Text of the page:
A member of Somali rebel group al-Shabab was killed Sunday by a missile fired by a suspected drone, a rebel commander said, blaming the U.S. for the strike.
Abu Mohamed told The Associated Press that Sahal Iskudhuq, a militant commander who was believed to be close to al-Shabab’s top leader, was killed when his car was hit by a missile in Somalia’s Lower Shabelle region. The attack took place in a village called Hawai, he said.
A Somali intelligence official confirmed the attack, describing the victim as a “dangerous” militant. His driver was also killed in the attack, the official said on condition of anonymity because he wasn’t authorized to reveal the information.
Mohamed blamed the attack on the U.S., which flies drones over Somalia that occasionally fire at one of al-Shabab’s top leaders.
Two U.S. military officials confirm that there was a missile strike against a senior al-Shabab leader in Somalia today. The officials wouldn’t identify the target of the strike, and one of the officials said U.S. intelligence is still “assessing the effectiveness of the strike.”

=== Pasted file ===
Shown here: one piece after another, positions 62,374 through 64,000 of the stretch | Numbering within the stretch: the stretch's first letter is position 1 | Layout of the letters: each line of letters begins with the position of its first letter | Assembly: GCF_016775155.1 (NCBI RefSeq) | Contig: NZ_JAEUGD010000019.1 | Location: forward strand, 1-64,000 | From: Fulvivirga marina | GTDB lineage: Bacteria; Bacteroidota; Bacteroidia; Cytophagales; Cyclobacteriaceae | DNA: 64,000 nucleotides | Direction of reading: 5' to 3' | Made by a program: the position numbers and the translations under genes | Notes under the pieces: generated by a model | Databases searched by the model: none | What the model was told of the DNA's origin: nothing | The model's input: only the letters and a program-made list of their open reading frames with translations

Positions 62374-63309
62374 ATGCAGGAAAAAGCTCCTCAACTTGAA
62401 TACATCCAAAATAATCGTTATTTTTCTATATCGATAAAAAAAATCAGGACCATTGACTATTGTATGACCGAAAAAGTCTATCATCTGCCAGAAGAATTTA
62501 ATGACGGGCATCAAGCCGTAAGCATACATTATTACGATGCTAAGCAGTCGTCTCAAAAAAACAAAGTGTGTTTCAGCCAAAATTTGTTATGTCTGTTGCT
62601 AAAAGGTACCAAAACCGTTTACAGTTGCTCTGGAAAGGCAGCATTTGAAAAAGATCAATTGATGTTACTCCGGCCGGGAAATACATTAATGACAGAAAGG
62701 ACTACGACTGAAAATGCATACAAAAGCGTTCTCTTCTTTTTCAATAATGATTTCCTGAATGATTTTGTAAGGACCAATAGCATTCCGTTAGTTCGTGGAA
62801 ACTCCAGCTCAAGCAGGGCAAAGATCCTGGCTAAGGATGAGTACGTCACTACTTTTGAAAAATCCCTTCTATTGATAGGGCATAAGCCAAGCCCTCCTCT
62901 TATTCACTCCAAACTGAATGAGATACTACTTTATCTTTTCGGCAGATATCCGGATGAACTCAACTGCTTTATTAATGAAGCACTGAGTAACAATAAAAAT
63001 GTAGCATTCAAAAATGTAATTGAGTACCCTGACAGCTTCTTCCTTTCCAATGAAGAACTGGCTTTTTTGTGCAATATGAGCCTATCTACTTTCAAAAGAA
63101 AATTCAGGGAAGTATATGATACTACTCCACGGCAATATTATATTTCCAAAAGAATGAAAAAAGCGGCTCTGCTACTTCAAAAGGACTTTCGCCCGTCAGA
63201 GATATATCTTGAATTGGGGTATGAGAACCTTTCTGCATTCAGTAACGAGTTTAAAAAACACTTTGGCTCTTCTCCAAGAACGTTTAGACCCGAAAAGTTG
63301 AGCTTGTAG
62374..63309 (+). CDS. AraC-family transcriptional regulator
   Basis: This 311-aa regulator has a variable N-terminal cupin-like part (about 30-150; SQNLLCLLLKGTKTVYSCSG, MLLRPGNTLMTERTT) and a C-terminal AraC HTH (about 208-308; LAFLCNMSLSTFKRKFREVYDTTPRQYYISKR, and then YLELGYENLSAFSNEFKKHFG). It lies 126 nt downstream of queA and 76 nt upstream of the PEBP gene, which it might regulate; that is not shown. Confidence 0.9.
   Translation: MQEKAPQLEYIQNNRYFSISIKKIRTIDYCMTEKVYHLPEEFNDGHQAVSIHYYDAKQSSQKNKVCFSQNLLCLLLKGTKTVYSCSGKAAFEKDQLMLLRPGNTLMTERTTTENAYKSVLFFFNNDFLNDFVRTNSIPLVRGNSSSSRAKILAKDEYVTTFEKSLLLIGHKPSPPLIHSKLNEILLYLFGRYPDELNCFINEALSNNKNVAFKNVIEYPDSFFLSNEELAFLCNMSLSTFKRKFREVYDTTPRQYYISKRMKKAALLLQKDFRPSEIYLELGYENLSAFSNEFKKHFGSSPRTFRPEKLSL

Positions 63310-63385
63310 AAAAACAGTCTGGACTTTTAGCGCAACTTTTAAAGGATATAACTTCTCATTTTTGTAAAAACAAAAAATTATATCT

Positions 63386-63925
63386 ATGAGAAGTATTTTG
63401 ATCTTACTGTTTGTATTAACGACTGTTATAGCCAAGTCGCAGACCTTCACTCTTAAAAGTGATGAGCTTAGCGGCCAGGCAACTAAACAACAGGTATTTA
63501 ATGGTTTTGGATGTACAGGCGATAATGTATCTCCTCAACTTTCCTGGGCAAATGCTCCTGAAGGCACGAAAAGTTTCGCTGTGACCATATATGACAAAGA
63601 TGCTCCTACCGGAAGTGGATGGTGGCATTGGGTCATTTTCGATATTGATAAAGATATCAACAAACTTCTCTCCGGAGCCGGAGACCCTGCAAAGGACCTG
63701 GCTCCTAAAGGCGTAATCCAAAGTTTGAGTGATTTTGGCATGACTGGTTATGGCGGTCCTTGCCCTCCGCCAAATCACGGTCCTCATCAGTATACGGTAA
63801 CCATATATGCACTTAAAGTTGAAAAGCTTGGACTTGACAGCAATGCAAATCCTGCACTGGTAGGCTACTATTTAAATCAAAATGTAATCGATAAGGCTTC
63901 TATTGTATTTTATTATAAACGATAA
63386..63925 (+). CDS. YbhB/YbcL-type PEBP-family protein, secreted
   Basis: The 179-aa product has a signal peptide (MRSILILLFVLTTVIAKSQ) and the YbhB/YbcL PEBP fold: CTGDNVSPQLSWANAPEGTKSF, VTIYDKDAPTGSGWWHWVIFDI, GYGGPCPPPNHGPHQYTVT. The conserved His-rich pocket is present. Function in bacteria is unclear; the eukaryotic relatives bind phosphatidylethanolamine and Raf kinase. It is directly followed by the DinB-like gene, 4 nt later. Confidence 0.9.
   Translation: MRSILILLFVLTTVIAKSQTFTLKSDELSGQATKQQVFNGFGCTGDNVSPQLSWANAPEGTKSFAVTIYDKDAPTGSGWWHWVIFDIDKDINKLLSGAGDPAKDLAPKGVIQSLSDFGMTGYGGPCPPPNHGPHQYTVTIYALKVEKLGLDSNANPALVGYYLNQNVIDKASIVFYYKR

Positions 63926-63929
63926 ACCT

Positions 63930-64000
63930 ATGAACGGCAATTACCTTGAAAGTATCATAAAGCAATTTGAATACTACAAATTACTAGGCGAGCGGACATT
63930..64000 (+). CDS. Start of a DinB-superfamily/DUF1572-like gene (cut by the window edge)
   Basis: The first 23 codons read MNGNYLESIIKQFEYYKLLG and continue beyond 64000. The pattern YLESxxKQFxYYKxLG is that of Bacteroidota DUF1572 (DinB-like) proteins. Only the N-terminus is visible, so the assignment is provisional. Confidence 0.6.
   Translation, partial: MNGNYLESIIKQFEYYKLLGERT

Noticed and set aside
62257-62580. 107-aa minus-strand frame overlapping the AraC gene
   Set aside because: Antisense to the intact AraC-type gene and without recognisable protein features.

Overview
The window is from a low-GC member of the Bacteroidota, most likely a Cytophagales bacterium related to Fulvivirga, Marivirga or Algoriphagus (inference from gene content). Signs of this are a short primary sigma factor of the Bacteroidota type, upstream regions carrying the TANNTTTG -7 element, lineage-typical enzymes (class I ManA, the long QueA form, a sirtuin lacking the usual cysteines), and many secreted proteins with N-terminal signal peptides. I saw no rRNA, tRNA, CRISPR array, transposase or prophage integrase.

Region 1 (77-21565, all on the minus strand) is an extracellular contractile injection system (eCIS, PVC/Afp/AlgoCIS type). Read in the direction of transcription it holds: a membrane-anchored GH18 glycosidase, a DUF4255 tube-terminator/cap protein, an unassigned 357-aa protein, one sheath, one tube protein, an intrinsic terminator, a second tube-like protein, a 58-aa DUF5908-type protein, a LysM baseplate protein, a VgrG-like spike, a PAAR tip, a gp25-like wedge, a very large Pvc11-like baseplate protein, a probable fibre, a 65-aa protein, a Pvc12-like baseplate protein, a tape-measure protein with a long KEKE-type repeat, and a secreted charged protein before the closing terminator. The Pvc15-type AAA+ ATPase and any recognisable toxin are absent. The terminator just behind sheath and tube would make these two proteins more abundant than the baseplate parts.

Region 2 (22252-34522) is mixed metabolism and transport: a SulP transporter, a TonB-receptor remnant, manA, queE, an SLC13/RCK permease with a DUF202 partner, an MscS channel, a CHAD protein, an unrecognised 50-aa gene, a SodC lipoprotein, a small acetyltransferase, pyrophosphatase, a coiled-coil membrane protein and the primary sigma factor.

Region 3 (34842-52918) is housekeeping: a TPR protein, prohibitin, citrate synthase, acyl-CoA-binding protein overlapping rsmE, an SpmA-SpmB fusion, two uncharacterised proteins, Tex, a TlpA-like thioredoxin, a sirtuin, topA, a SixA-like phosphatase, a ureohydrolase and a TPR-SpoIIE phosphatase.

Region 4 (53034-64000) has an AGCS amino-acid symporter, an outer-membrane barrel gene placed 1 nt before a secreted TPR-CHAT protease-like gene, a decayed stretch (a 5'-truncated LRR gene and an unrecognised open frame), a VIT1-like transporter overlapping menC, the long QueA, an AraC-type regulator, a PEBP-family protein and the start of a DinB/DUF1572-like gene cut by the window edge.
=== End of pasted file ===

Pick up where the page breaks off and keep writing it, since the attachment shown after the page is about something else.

The officials spoke on condition of anonymity because they weren’t authorized to speak publicly.
Last October, a U.S. military strike hit a vehicle carrying senior members of the al-Qaida-linked group, killing its top explosives expert. Earlier that month, U.S. Navy SEALs had raided a coastal Somali town to take down a Kenyan al-Shabab member. The SEALs withdrew before capturing or killing their target — Abdulkadir Mohamed Abdulkadir, known as Ikrima — who was identified as the lead planner of a plot by al-Shabab to attack Kenya’s parliament building and the United Nations office in capital, Nairobi, in 2011 and 2012.
Kenya has faced multiple attacks by the militants, who want the country’s military to leave Somalia. In September, the militants attacked Nairobi’s upscale Westgate Mall with guns and grenades, killing at least 67 people.
Al-Shabab is now mostly active in Somalia’s rural regions, after being ousted from the capital by African Union forces in 2011. But the group is still able to launch lethal attacks— often involving militants on suicide missions —within Mogadishu, the seat of government.